Published by European Pharmaceutical Manufacturer (EPM)
The Falsified Medicines Directive (FMD) imposes strict serialisation requirements on pharmaceutical manufacturers, distributors and dispensers. By February 2019, MAHs will need to start uploading serialisation codes for almost all their prescription medicines to the European Medicines Verification Organisation (EMVO) hub for authentication with pharmacists at the point of sale. Those that can’t will simply be unable to sell their products in Europe.
The FMD is fast approaching, with the denouement arriving 9 February 2019, when the directive is fully enforced and the penalties for non-compliance officially come into play. FMD is an attempt to prevent inauthentic, substandard or harmful medicines entering the supply chain. It imposes strict serialisation, traceability and verification requirements on pharmaceutical manufacturers and their associated wholesalers, distributors and contract manufacturers. In particular, it mandates companies to print a unique identifier (UI) on the packaging of prescription medicines. Furthermore, companies aren’t just responsible for the data that goes on the packaging, they’re responsible for submitting it to the central data hub — EMVO — that will enable pharmacists to authenticate products before they dispense them.
The introduction of serialisation, designed to ensure the authenticity and traceability of individual medicines, promises to improve patient safety and create exciting opportunities for digital health. However, failure to comply with the EU regulation that mandates it means you cannot legally ship your product. No code, no trade. And those in the driving seat are MAHs, who are ultimately accountable for compliance and for uploading UIs to EMVO, which in turn distributes these to the appropriate National Medicine Verification System (NVMO) in the market where the product will be dispensed.
Despite the significance of the regulation, there are some pharmaceutical manufacturers who have yet to put a strategy in place to assure compliance. For these MAHs, it is rapidly becoming imperative to think about strategic decision-making. I developed the following DRASTICprocess.
The significance of serialisation is often underestimated. Responsible managers at smaller MAHs will typically have multiple job functions, only one of which is serialisation. Not only that, but it’s typically considered a production issue and operational challenge. Yet serialisation is a board level issue, with ramifications that could directly affect business performance. Indeed, it’s not a manufacturing cost — it’s a business continuity risk that touches every aspect of an organisation.
So, the first step towards serialisation — one that’s often overlooked — is for the MAH to identify and appoint an executive sponsor, ideally with board level oversight, to lead a holistic strategy. Implementation will naturally be delegated to project teams, but executive leadership will be crucial to making things happen quickly.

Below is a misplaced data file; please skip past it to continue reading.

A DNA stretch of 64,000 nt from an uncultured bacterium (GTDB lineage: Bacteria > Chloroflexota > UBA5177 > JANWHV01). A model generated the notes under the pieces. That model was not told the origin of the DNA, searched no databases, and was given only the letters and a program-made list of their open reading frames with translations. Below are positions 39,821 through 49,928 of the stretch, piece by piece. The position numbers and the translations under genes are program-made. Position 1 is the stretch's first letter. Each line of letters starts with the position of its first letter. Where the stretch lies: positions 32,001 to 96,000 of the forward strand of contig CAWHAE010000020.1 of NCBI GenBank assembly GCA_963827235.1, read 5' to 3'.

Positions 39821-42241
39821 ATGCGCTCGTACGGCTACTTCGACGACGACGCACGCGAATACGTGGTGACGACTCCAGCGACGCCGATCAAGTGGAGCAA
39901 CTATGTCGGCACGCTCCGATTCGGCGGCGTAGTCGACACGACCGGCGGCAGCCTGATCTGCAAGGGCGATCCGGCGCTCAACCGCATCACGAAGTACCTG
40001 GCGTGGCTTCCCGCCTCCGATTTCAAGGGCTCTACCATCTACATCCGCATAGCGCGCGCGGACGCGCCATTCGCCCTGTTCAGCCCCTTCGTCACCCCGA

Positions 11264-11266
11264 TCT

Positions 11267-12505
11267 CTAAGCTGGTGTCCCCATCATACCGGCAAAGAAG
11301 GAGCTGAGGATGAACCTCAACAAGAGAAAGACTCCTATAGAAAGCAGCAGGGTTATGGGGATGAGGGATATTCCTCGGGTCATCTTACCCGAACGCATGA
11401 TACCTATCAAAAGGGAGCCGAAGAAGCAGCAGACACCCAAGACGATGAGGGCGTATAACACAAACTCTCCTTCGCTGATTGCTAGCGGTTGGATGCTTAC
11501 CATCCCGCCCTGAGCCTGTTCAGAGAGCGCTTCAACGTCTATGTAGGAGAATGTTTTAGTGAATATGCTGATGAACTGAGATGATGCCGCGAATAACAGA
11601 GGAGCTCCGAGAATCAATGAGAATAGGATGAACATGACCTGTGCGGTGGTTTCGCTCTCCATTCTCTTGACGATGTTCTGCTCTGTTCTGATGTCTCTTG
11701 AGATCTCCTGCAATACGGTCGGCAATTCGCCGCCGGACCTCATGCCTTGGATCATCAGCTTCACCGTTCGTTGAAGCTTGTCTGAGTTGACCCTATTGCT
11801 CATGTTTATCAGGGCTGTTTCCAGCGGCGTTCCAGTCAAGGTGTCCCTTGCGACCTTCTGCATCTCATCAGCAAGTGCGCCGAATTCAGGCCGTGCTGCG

Many organisations don’t understand all their business processes in sufficient detail to overlay serialisation. It’s therefore vital that a multi-disciplinary team (MDT) is convened at the earliest opportunity to map the process flow of the business and establish a roadmap of how serialisation can be applied across multiple organisational boundaries. The MAH should actively engage MDT representatives from manufacturing, supply chain, IT, legal/regulatory and partner/contract management.
The barcodes required for FMD must include four lines of data; Global Trade Item Number (GTIN), serial number, batch number and expiry date. Some countries require a fifth element, usually for national reimbursement purposes.
These datasets often live in disparate systems within organisations. The master data — including GTINs — is fixed information that’s commonly stored in an enterprise resource planning (ERP) system. Although that data doesn’t change, it still requires attention to ensure it’s clean and accurate when uploaded to the repositories.
In terms of variable data, the processes required to generate serial numbers, transfer them to production and ensure they’re used appropriately are complex. Analysing where the data sits and how it flows throughout the supply chain lifecycle is key to successfully managing this immensity of numbers; mistakes can lead to expensive delays, medicines shortages and loss of revenue. Serialisation software is therefore an essential requirement to help you maintain control of all aspects of fixed and variable data.
The next step is to define your user requirements and establish a template for the solution that will help ensure you’re compliant. You must consider immediate and long-term factors. For example, which markets do you currently ship product to and which do you plan to target in the future? Which products in both your portfolio and your pipeline will need to be coded? Is there a potential future requirement to be able to track and trace products as they journey through the supply chain?
Regulations, from FMD to the US Drug Supply Chain Security Act (DSCSA), serialisation mandates differ from country to country and are constantly evolving. Take the opportunity to become ‘future ready’ by creating a design template that doesn’t just focus on FMD but is flexible enough to be interoperable and implementable between national systems and provides the flexibility to adapt to change as it happens.
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